Professor Joe Goldblatt
Once upon a time, many years ago, I heard loud shouts coming from the living room in our small home in Dallas, Texas. My mother shouted “Fire! Fire!” as she watched the dry leaves of our live Christmas tree starting to spark because they were too close to our burning Chanukah candles.
On the final night of Chanukah Jewish people kindle eight candles to remind us of the miracle that happened three thousand years ago when the ancient temple’s everlasting lamp was nearly extinguished by invaders who wished to harm the Jews. These eight candles represent the number of days it took to collect and return with the oil to keep the ever lasting light burning bright. When the Jewish tribe left to collect the oil there was only enough oil remaining for three of four days. When they returned, the light was burning bright and this miracle gave birth to the festival of chanukah.
Papa rushed into the living room with a pitcher of water and uncermoniously tossed doused the flaming tree branches he announced to to mama “Well, you have just witnessed another miracle, the burning bush as been extinguished!” I was too young to appreciate his humour, however, mama laughed and we were all relieved that our Jewish family would live to see Christmas arrive in a few days time.
Our family was blended tightly together by our strong faith values. Although my mother’s mum was born to Jewish parents in Germany, her father was Catholic and she attended catholic schools. My father’s parents were first generation American immigrants from the Jewish shtetls of Eastern Europe. Annually we celebrated both Christmas and Chanukah, seamlessley and spiritually.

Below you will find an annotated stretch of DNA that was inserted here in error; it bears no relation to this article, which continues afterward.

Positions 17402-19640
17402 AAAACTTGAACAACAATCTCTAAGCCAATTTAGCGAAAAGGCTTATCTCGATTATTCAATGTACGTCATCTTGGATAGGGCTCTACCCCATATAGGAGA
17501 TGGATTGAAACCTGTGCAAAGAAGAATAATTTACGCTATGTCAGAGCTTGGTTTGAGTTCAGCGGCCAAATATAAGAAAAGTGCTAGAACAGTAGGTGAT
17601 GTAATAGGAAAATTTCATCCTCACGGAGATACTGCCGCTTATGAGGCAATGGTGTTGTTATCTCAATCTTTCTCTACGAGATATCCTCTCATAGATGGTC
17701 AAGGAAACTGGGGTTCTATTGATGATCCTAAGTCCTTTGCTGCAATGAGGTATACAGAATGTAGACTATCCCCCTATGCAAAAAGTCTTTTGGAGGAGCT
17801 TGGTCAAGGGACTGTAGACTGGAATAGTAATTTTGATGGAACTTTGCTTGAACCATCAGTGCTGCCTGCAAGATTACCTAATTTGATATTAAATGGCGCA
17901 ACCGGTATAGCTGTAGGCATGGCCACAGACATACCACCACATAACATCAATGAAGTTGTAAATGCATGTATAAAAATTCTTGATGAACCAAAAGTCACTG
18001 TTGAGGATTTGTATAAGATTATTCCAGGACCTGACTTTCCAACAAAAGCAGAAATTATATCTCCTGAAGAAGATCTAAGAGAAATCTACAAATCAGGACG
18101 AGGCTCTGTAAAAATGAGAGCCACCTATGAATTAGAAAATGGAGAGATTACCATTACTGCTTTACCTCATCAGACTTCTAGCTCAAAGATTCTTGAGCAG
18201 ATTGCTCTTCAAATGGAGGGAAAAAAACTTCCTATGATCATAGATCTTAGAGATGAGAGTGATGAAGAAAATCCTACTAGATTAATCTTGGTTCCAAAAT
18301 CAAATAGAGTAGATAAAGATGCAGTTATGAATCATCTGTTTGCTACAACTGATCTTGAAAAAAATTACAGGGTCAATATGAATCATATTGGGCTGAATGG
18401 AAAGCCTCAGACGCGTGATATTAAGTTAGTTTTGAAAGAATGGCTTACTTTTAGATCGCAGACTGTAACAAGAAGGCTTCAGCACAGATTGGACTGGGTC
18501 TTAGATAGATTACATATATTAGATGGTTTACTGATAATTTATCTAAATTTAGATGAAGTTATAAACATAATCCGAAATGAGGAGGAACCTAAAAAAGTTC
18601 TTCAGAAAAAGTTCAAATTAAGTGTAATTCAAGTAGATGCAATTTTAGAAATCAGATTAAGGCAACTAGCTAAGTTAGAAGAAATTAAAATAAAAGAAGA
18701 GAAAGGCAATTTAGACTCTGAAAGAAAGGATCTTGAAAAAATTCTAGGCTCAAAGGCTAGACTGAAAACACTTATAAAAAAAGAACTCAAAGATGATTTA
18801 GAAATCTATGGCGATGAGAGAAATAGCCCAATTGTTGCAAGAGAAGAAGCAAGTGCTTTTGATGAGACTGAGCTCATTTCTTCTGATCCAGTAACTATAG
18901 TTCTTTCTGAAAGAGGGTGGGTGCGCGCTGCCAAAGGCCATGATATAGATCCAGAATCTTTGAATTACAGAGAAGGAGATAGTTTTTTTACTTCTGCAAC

I suppose this was my first experience with interfaith relations. When I became a teenager, my father arranged for my sister and I to give weekly speeches in local Baptist, Presbyterian, Episcopal and Catholic churches so that other teenagers would better understand that the values of the Jewish people were similar to theirs and toghether that we could promote understanding, tolerance, compassion and love.
In the past year, my fellow Edinburgh Interfaith Association trustees have worked diligently to strengthen and promote these values to many others. Now, more than ever before in our lifetimes, we must work together as people of faith and also those of no faith to restore and tighten the bonds of civil society by seeking opportunities to work together to help others.
Therefore, it is my festive season wish for you, that we never allow the light of the festive season to diminish. Rather, we work together to produce new miracles every day by finding new opportunities to promote kindness, compassion and mutual respect for one another.
After all, once upon a time, many years, my father discovered a miracle in our midst during the festive season when two faiths lived together in peace and harmony. May we all experience many more miracles through interfaith now and in the future.
Happy festive season and stay well.
Professor Joe Goldblatt is the Treasurer of the Edinburgh Interfaith Association and co – host of the weekly pod cast Interfaith Insights. https://www.facebook.com/EIFA.page/videos/interfaith-insights/543181686346970/ He is Emeritus Professor of Planned Events at Queen Margaret University.